Blog/ Digital strategy

Fun with Funnels: The AIDA sales funnel’s lasting, yet changing, utility

Fun with Funnels: The AIDA sales funnel’s lasting, yet changing, utility

Envisionit

AIDA. Yes, it’s a famous opera by Verdi. But it’s also the acronym of the advertising world’s hall-of-fame entry in the sales funnel category—Awareness, Interest, Desire, Action—first coined in 1898, many think, by Elias St. Elmo Lewis.

Often imitated and, let’s face it, pretty much duplicated by hundreds of others over the years (take a second to Google “sales funnel images”), it clearly has staying power.

giphy

Every incarnation you can find recognizes that virtually no consumer ever goes instantly from complete unawareness of a product or service to loyal customer-for-life. It’s a process. And understanding where people are along the sales funnel’s continuum always has been, and always will be, crucial to a marketer’s success.

Or will it?

The Medill IMC Spiegel Research Center contends that the AIDA model funnel has been replaced by their very own Consumer Engagement Engine. The thinking is that the old funnel does not account for the always-on, feedback-loopy, omni-channel nature of brand/consumer relationships in today’s digital ecosystems. And they’ve got a point.

Where the marketer used to control the funnel (or thought he did), now the consumer is in charge. A person—let’s call her Cyndi—might hear about a product through a friend’s Facebook post, research it on her own by skimming online reviews from people she doesn’t know, and end up purchasing the product online, all without ever having seen or heard a thing directly from the marketer.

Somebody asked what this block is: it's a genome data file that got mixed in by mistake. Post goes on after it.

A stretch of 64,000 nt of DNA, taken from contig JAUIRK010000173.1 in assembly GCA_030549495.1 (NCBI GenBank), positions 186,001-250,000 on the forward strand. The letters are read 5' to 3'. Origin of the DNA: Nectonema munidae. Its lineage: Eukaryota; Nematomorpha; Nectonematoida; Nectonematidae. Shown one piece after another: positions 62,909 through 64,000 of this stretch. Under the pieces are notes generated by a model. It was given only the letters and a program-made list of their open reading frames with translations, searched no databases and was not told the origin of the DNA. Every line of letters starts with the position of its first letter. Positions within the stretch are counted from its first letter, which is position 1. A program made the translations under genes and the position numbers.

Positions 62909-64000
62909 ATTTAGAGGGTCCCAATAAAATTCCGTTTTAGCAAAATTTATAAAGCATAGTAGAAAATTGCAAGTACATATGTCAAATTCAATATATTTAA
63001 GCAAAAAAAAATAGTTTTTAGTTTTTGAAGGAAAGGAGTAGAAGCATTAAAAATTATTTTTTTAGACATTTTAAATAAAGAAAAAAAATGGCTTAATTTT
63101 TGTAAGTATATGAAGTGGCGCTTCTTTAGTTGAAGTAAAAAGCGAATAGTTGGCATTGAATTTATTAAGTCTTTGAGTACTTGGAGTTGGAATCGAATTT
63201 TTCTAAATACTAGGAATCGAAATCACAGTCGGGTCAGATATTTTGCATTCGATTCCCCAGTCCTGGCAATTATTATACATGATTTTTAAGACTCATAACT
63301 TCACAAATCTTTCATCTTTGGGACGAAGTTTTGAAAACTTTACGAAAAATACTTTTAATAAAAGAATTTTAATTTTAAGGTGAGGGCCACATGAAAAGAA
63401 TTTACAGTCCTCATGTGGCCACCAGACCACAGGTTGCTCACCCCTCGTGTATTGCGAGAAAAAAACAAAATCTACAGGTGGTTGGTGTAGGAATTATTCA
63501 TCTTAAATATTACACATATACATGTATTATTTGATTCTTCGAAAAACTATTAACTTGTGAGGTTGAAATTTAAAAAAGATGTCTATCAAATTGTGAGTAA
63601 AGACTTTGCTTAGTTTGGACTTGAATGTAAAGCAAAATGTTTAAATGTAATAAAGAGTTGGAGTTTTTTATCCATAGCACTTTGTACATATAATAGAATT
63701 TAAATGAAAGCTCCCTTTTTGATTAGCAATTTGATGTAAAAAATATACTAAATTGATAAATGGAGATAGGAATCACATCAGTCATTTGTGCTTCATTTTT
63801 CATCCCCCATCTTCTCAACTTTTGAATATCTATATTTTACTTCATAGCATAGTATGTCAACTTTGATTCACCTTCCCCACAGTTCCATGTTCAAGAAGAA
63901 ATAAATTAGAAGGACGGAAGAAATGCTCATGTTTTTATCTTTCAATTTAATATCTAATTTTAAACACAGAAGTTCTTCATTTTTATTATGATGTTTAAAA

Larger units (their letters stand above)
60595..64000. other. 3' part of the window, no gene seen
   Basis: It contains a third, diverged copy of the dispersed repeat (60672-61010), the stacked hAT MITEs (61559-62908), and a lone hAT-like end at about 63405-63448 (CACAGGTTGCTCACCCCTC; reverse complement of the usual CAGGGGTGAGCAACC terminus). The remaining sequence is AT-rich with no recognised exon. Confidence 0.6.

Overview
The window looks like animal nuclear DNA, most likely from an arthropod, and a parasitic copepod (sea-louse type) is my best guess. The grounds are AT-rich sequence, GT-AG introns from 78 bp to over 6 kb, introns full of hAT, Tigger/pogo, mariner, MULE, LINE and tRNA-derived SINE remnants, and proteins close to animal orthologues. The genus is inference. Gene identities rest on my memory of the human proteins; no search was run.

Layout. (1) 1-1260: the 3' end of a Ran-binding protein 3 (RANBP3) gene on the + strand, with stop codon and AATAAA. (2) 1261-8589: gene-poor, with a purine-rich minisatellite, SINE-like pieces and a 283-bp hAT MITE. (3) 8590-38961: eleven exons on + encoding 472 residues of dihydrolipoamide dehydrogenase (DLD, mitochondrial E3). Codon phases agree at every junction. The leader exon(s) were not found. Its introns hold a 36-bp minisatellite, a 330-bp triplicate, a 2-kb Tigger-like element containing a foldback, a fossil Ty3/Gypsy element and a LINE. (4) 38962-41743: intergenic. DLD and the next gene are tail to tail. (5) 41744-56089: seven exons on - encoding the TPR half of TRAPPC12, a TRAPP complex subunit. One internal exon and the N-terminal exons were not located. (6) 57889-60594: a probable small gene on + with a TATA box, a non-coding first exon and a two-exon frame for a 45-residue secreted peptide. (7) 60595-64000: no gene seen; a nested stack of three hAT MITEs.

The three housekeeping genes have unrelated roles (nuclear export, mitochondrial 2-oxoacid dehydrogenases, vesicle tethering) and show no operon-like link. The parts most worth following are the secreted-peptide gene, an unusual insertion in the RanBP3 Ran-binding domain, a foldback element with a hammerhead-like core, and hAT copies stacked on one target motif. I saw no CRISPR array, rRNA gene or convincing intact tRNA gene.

True enough. But didn’t Cyndi still progress from awareness through decision anyway, just on her own without a marketer skillfully guiding her through the process? She did. Spiegel names stages of Observation, Participation and Co-Creation, but aren’t those just updated terms for Awareness/Interest, Interest/Desire, and Desire/Action?

It’s clear that brands and consumers are engaging with each other in complex and evolving ways; the result is an experience, however, and not always a sale. Much is beyond the marketer’s direct control: blog posts, product reviews, memes that go viral, anything-can-happen social media hotspots like Facebook, Snapchat and Tumblr. And yes, co-creation with influencers and user-generated content.

We agree with Speigel that the journey is not always a straight shot down the ol’ funnel, a linear “push” process by the seller. And potential buyers aren’t just waiting around to hear what’s next; instead, they’re engaging one another, with satisfied customers serving as brand ambassadors, influencers, and surrogates for the advertiser (wait a minute, didn’t that just used to be called word of mouth? Same but different, right?).

Perhaps, then, it’s useful to imagine a modified funnel, now fitted with chutes and ladders whereby the consumer enters and leaves the process on their own volition. That said, marketers have access to so much data on consumers and their behavior that we do have ways to recapture their attention even if they’ve oozed through the now sieve-like walls of the funnel. Brands can and do still have an impact on people, even if it’s indirect. It’s important to keep this in mind when considering possible marketing strategies and crafting specific communications and user experiences.

Remarketing is perhaps the handiest example of reconnecting a once-interested prospect, but there are many more. We are limited only by our ability to recognize opportunities, develop targeted campaigns, test tactics to build relationships and, you guessed it, drive sales, ever the ultimate goal.

Much of this may be more a matter of technology and semantics, rather than any fundamental shift in human behavior. So has the classic sales funnel been rendered obsolete? Antiquated? Even extinct? Not if that Google search has anything to say about it.